Cut out of a windswept hillside in a region known as the Palouse sits a small football stadium with a bright red field. The tenant of that stadium happens to be one of the most powerful and successful college football programs in the United States. Roos Field is the home of the Eastern Washington Eagles.
The one sided stadium, originally known as Woodward Field, was built in 1967 when Eastern was an NAIA program. The facility includes a 10 lane track around the football field that serves as the home of Eastern’s track and field programs.
The stadium changed very little in appearance even as Eastern Washington State College became Eastern Washington University (EWU) and moved from the NAIA to NCAA Division II and finally to NCAA Division IAA (now known as the NCAA Division I Football Championship Subdivision, or FCS). EWU has been an NCAA DI member since 1983 and a member of the Big Sky Conference since 1987.
Because of Woodward Field’s limitations EWU held many home games at Joe Albi Stadium in Spokane. In the early 2000’s bleachers were installed in the north end zone and along the east sideline adjacent to Washington Street and all home games have since been played at the campus venue. Prior to the 2010 season, with the help of a $500,000 donation from EWU alum and NFL offensive lineman Michael Roos, the famous (or is it infamous?) red turf was installed along with a greatly expanded press box with luxury suites and other improvements. The facility was renamed Roos Field and nicknamed The Inferno.
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Concession stands are located above the main grandstand and behind the south end zone scoreboard. There's nothing extraordinary offered, but the brat is pretty good, of decent size and is tasty, plus it comes with some onions and coleslaw. The main meal items: pulled pork, Philly chicken, bratwurst, teriyaki chicken and rice, and nachos are $6.50. Other items available include kettle corn, popcorn, candy, and various beverages (Pepsi products in bottles for $3.00). A beer garden is located above the main grandstand, but beer as with most campus venues, is not sold at the regular stands and not allowed in the seating areas. EWU is developing a robust tailgating scene outside the stadium with the delicious smells of barbeques and other delicacies wafting about. Fans can leave the stadium and re-enter at halftime to partake.
Most FCS and FBS football programs have made multi-million dollar improvements to their stadiums and other facilities in recent years to help entice recruits. EWU on the other hand, possibly to the befuddlement of their rivals, has come to dominate the Big Sky Conference and won a recent national championship despite having an undersized and somewhat out-of-date facility.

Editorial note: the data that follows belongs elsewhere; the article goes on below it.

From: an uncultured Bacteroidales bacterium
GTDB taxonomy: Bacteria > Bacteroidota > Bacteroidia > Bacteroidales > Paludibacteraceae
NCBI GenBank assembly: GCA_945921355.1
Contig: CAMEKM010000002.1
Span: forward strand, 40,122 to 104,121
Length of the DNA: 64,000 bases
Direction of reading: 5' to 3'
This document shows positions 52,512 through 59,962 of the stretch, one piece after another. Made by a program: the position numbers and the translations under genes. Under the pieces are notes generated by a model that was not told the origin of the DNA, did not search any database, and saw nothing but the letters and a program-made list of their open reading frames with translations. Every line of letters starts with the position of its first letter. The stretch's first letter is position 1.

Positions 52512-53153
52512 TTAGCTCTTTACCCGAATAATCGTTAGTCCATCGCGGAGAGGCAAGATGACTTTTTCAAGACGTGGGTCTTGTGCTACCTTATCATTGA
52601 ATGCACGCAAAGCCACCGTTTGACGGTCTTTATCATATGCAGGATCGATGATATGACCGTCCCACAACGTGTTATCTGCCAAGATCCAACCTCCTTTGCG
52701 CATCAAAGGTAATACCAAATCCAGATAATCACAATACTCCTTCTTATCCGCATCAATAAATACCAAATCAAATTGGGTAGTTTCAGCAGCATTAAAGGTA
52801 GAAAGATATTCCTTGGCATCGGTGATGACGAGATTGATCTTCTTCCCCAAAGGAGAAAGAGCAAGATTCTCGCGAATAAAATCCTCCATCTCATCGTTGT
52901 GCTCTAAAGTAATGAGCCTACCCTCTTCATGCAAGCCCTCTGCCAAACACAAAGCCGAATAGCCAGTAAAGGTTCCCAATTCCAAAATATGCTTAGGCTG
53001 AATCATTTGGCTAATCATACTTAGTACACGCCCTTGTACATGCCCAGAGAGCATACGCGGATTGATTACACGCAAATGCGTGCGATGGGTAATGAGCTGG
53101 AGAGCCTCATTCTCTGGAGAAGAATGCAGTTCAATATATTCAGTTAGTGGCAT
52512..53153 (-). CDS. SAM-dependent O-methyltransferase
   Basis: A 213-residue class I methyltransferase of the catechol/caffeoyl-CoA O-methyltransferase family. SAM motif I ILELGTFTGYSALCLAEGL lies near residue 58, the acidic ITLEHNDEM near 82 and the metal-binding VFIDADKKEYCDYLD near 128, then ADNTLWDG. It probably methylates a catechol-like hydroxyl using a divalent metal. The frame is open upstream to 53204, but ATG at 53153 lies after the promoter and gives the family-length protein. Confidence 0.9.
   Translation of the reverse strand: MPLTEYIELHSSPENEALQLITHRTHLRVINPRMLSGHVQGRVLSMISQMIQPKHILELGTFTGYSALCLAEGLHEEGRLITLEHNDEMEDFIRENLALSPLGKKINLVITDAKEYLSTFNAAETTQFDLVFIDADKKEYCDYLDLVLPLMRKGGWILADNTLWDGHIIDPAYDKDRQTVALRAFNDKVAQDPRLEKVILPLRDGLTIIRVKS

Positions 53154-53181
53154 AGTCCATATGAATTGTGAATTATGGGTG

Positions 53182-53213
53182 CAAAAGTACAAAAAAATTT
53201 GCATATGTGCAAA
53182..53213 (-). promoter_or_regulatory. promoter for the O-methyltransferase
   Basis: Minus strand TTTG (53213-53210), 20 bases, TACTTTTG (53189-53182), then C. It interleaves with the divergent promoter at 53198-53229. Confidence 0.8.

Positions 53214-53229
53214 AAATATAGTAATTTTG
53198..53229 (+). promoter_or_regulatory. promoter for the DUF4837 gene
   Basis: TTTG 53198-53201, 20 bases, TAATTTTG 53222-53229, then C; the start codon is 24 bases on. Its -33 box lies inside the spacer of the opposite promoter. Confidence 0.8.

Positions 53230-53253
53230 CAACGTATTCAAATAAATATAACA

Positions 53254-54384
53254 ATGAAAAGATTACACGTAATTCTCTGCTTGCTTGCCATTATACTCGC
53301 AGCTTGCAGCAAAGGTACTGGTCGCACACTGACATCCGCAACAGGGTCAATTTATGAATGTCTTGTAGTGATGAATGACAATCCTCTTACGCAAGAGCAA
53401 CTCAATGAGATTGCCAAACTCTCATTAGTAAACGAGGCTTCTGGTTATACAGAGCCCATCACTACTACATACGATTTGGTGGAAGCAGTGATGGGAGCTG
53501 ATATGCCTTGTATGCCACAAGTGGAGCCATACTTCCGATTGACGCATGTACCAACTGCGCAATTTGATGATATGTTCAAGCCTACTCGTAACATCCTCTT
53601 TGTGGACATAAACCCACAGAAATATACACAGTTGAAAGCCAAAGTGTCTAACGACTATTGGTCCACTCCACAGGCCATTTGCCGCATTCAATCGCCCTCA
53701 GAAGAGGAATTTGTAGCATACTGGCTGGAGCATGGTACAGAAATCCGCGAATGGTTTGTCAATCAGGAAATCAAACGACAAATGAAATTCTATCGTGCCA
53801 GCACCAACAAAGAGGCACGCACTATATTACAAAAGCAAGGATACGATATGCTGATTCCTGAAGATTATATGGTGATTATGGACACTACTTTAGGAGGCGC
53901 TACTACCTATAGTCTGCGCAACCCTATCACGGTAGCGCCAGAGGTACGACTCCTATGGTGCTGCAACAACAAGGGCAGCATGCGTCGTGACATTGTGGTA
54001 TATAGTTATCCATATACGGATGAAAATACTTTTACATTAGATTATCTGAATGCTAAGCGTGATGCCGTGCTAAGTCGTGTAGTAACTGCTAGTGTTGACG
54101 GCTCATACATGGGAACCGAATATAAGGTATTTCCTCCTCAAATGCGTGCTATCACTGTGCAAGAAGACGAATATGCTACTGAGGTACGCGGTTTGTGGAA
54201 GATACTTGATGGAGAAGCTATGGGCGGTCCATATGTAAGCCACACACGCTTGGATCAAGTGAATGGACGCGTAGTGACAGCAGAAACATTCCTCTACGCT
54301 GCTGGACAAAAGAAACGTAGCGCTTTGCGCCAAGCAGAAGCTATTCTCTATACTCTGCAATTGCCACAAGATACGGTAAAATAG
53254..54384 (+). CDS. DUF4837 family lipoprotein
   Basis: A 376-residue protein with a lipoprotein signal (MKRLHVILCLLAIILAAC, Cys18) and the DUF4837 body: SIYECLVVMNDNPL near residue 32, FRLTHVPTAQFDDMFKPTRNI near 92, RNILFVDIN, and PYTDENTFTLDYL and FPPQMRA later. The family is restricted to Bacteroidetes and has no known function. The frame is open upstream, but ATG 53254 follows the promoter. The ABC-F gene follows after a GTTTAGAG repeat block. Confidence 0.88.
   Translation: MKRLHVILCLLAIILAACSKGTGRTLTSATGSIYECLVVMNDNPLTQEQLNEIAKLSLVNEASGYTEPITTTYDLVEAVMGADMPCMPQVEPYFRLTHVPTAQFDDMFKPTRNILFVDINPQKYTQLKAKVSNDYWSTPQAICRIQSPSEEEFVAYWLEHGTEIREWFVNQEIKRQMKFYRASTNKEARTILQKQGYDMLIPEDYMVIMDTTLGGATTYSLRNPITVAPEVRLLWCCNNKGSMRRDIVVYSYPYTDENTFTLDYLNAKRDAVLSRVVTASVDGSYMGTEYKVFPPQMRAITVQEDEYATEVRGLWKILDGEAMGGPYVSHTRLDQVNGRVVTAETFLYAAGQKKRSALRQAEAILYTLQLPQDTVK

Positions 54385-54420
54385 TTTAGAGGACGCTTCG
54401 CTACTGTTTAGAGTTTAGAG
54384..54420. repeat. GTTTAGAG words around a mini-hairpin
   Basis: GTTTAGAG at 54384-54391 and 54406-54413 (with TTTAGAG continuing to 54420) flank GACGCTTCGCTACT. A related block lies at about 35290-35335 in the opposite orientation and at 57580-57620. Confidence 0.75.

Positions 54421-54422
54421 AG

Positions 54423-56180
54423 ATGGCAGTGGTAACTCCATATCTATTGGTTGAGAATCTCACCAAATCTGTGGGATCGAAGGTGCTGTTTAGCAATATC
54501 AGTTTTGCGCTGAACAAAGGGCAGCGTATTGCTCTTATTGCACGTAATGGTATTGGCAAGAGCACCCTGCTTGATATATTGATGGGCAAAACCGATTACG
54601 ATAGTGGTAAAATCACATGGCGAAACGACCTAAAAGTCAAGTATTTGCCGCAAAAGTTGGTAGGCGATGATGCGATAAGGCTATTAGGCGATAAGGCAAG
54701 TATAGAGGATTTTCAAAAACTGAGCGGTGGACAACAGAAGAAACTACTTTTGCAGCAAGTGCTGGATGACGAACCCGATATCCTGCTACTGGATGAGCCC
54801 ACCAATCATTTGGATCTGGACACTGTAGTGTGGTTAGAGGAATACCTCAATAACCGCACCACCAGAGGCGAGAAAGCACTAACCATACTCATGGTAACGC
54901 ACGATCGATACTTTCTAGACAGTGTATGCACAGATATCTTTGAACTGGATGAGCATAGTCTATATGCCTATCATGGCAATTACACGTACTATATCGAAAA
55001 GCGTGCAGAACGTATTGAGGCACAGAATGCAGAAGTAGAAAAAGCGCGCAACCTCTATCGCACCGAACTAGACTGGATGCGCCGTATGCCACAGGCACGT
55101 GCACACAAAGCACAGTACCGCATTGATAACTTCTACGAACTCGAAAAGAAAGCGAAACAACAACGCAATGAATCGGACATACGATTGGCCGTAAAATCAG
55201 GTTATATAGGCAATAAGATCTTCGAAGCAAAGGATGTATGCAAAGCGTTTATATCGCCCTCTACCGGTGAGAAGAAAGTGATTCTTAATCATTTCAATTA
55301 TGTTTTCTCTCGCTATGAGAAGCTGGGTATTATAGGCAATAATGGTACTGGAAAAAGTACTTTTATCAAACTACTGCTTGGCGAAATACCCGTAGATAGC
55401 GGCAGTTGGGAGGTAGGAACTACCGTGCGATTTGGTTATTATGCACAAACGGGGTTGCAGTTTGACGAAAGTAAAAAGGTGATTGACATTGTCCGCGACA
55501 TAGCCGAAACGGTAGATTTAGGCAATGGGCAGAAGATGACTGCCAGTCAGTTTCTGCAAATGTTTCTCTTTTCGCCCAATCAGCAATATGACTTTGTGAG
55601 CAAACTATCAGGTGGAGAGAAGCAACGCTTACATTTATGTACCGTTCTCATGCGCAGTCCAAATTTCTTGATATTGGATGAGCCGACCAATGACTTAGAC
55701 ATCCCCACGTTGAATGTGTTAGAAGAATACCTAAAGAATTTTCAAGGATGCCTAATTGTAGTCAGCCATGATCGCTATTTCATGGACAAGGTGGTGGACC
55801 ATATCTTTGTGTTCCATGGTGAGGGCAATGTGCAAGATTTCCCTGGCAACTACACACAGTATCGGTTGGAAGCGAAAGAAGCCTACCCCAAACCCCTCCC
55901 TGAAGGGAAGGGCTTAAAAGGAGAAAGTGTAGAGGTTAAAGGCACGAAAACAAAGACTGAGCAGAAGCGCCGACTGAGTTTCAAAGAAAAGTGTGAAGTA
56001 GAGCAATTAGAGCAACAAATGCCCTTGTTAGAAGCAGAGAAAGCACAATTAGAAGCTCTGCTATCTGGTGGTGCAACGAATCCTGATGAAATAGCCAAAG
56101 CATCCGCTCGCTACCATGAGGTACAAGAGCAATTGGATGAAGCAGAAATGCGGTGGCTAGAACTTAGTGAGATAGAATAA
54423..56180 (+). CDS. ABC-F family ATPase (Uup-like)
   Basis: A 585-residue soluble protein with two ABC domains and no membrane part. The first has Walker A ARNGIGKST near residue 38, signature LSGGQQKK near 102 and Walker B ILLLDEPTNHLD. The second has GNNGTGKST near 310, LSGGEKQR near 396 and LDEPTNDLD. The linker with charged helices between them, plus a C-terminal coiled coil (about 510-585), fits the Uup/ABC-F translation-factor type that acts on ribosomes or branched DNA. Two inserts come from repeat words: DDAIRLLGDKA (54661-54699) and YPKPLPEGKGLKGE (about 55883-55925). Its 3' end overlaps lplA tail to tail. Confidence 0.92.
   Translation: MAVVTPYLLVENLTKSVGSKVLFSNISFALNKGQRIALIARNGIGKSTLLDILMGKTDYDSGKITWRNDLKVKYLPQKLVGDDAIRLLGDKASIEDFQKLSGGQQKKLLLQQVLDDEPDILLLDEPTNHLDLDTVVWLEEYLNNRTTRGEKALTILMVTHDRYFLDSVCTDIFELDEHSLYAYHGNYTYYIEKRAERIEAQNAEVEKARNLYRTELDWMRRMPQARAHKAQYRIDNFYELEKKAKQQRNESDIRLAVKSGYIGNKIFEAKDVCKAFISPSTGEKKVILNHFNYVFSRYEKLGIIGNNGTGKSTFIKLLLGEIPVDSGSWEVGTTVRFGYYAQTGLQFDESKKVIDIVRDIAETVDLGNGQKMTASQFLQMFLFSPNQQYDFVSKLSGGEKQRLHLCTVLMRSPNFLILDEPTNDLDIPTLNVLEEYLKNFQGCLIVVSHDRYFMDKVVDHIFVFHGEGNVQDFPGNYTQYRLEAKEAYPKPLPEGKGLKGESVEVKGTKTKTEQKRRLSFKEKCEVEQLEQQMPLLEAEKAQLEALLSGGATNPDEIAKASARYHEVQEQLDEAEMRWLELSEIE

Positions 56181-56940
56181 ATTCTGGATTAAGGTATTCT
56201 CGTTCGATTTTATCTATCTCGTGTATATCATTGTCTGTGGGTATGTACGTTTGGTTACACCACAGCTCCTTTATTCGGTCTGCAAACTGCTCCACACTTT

The seating in the new luxury suites looks comfy, but the seating in the main grandstand below is cramped. The students have the lower sections across the entire main grandstand. The uncomfortable seating doesn't bother the students of course as they stand the entire time. The student's standing requires everyone, including the boosters higher up with chair back seats, to stand to watch the action as well. Nobody I saw seemed to mind though, as the crowd was into the game and excited to cheer for their Eagles.
The band is located in the end zone bleachers away from their fellow students and with the openness of the venue, struggle to be heard above the piped in music and PA announcer.
Visiting fans are accommodated in a small bleacher section along the east sideline. These bleachers would be more appropriate at a junior high school field than a D-1 football stadium.
The south end zone contains no seating sections, but a new video board behind the goal posts looms over the field and provides crystal clear graphics and replays.
The atmosphere of the venue is most hampered by the 10 lane track surrounding the football field that puts all the fans a relatively long ways from the action.
Despite several drawbacks, the red field in concert with all Eagle fans wearing red makes quite a sight for the visiting team and fans across the way giving the home team a psychological advantage.
The EWU campus is located between the stadium and the town of Cheney. It's a pleasant place for a stroll before or after the game.
Cheney, with a population of approximately 11,000, is a very quiet kind of place that seems unlikely to have a large university attached to it. But that is how they do it in the Palouse. The other major state universities in the area, The University of Idaho in Moscow and Washington State University in Pullman, are small town settings. Cheney is the kind of place where you might want your kids to go to school, because there's not a lot going on to distract from studying. There are some bars restaurants along 1st street, the main drag in Cheney, such as Lenny's American & Italian, Zips Drive Inn, and New Boundary Brewing. The north entrance of town has some newer shopping centers, chain restaurants, and a Holiday Inn Express Motel.